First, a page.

Herpes simplex virus 2 (HSV-2) is a sexually transmitted disease that can cause genital ulcers as a result of viral reactivation from a latent state. In addition, HSV-2 frequently reactivates and sheds even when clinical ulcerations are not present. A majority of these shedding episodes are of short duration (as brief as 1 hour), and because they are frequently asymptomatic, HSV-2 can be transmitted between sexual partners even when no indications of active disease are present. Preventative drugs exist for HSV-2 and have shown good efficacy; however, these drugs do not completely inhibit viral shedding episodes and only partially prevent viral transmission.
To understand why HSV-2-directed drugs do not completely eliminate viral shedding, associate in VIDD Dr. Josh Schiffer, VIDD associate member Dr. Amalia Magaret, VIDD member Dr. Anna Wald, and Center President and Director Dr. Larry Corey analyzed pooled data from previously published cohort studies to determine shedding episode frequency and duration, viral production, and viral expansion and decay kinetics between HSV-2-infected persons on antiviral therapy (acyclovir or famcyclovir) and placebo controls. The group analyzed genital swabs that were collected twice daily for 30 days and employed quantitative PCR for viral DNA detection, which is indicative of viral shedding. The authors found that 25% of placebo samples were positive for HSV-2 DNA, while only 5% were positive in persons receiving acyclovir or famcyclovir. Drug treatment also decreased the frequency, expansion rate, duration, and re-expansion likelihood of shedding episodes. However, viral shedding was still detected in those receiving drug treatment. This quantitative analysis helps explain why clinical lesions, asymptomatic viral shedding and transmission still occur despite antiviral drug prophylaxis in infected individuals.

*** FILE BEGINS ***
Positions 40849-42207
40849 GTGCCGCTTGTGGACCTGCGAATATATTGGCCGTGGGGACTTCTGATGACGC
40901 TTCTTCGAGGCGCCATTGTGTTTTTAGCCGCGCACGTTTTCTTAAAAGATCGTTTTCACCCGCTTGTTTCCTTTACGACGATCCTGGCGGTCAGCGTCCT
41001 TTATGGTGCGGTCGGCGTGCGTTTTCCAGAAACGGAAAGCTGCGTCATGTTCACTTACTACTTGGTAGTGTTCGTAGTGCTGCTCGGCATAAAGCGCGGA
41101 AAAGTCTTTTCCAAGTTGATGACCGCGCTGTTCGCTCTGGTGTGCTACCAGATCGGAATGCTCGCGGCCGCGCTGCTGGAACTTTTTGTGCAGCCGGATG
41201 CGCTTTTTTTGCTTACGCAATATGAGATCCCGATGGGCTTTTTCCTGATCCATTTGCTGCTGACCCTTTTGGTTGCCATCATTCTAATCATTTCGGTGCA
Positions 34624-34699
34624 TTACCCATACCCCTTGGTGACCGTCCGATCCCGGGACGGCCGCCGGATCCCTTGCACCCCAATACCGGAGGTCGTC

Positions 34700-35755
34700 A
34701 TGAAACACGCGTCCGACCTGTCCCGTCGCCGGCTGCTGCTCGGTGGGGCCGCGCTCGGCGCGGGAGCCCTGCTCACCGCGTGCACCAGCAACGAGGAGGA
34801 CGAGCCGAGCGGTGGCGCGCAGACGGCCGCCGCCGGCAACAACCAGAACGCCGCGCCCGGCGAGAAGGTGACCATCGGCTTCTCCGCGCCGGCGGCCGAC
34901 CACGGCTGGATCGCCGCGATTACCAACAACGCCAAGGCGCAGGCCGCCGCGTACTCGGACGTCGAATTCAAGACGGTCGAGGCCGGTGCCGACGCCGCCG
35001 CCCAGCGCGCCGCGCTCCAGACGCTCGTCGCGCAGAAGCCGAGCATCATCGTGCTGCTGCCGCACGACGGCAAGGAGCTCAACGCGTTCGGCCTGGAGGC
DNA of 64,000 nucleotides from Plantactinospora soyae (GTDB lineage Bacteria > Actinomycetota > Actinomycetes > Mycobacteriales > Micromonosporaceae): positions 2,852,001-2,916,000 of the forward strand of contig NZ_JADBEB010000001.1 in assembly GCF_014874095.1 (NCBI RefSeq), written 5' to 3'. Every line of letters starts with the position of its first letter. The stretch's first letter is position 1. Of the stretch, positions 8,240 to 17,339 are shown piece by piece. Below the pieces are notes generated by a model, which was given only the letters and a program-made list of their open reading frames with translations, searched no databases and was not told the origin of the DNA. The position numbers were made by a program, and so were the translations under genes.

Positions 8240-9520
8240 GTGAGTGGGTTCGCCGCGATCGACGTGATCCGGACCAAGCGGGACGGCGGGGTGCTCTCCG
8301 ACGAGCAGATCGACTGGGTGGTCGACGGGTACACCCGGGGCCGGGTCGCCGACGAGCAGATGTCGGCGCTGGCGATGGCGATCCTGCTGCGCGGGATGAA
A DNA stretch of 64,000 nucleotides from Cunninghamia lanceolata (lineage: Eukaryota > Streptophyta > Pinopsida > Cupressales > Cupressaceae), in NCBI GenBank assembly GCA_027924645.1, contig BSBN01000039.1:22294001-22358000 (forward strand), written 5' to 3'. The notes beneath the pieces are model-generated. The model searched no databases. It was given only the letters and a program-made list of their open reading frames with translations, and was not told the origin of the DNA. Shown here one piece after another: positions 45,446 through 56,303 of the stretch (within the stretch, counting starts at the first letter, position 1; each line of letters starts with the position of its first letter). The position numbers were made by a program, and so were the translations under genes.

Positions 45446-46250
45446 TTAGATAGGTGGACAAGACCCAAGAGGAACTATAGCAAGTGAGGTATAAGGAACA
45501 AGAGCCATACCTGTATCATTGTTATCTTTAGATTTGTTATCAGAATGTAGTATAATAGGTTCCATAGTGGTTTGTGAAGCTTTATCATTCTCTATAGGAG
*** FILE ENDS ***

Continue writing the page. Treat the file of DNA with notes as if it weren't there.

Schiffer JT, Magaret A, Selke S, Corey L, Wald A. Detailed analysis of mucosal herpes simplex virus-2 replication kinetics with and without antiviral therapy. J Antimicrob Chemother 2011 Nov;66(11):2593-600.